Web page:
We face many of the same challenges that Texans faced in the era of horse and buggy, to teach our children the values that will last them a lifetime: love and charity, hard work and sacrifice.
A website or an e-mail can convey a message, but sometimes it is a conversation that can truly provide the meaning behind the words.
A laptop can produce a nice resume, but it’s hard work and sacrifice that make it worth more than the paper it is printed on.
A computer or a television set can entertain our children, but they can’t raise them.
That’s the job of parents and providers.
Customers still demand a human touch in the marketplace, the sick and the diseased still seek the comfort and reassurance of healthcare professionals in our hospitals and clinics, and children still need love and nurturing in a family setting.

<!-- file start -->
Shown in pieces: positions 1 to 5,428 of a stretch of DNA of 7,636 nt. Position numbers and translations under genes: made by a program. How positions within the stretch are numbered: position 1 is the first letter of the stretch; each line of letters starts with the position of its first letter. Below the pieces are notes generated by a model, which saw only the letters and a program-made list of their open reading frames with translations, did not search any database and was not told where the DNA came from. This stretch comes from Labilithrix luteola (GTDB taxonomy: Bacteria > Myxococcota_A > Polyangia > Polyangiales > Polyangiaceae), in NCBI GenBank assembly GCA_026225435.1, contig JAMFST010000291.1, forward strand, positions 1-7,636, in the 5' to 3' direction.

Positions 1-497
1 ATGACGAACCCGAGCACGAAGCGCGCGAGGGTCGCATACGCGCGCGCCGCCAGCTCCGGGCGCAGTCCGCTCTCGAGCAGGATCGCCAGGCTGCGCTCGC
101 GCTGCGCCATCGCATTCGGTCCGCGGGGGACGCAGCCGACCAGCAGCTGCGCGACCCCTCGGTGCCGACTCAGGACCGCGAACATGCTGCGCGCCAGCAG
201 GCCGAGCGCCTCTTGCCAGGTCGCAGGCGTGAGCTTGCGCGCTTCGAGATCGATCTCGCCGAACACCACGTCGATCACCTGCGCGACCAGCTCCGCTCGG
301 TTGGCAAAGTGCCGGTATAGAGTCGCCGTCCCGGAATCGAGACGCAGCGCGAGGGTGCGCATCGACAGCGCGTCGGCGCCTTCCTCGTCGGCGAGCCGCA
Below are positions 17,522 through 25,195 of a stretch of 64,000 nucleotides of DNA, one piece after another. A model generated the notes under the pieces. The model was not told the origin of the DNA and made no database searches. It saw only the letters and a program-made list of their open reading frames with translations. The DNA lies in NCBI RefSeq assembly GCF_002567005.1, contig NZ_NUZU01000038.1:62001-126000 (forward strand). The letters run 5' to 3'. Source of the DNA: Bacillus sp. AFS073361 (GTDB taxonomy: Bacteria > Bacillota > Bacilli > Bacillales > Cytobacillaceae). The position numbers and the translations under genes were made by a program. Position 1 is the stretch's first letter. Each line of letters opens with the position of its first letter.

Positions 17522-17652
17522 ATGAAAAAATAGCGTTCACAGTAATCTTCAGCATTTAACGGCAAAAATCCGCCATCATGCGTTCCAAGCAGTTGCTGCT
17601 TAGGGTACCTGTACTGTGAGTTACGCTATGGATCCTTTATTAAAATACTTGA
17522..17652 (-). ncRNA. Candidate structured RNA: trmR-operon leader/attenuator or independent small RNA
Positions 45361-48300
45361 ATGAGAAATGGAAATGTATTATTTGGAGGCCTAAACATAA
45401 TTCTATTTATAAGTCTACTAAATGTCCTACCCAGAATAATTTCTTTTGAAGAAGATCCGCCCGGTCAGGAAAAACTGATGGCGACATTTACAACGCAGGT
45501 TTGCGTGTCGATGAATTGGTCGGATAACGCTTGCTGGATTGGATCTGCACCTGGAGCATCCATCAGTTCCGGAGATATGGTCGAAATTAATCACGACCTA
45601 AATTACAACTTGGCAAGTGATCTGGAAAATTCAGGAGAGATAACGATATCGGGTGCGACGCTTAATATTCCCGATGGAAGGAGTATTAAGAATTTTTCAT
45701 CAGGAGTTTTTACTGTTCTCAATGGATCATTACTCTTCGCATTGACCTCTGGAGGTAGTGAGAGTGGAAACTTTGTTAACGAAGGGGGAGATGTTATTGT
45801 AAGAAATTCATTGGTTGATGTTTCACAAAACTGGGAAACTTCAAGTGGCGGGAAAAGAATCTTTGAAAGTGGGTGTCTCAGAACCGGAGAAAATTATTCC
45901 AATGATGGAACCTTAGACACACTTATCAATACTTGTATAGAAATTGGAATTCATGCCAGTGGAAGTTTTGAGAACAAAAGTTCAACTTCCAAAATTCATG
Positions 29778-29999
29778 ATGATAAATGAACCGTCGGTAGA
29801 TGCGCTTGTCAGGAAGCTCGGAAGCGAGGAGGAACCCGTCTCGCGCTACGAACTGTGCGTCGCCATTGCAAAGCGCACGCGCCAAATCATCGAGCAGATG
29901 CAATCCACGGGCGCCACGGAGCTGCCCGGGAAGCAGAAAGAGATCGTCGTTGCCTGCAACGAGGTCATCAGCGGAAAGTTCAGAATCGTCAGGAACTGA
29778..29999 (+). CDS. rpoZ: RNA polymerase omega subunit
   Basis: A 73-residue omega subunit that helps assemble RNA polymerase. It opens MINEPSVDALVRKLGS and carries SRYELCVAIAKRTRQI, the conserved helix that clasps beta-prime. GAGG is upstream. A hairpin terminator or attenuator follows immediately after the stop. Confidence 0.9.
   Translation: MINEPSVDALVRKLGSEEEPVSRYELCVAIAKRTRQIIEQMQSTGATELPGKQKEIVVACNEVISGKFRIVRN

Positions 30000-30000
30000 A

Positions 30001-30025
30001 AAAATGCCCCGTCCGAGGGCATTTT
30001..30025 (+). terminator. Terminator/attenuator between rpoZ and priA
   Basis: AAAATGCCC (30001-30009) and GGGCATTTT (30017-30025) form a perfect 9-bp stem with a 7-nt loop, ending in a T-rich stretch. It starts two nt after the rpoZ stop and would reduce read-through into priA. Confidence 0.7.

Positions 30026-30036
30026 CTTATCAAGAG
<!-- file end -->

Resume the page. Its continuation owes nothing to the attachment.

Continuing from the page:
That will never change. That’s why the aim of technology innovation must never be to replace the human dimension, but to enhance it.
The collective brainpower in this room is matched only by your collective capacity to achieve the common good of mankind.
I urge you to pursue a path of shared prosperity, one that raises the curtain on the hopes and dreams of all peoples.
As far as we have advanced in the last hundred years, it is but a pale image of what can be.
If the men and women in this room can imagine a world without cancer and poverty, injustice and inequality, then it can be.
You have done so much already.
May it only be the beginning, and may it start right here on soil fertile with hope: the State of Texas.
Thank you, God bless you, and may God bless your noble purpose.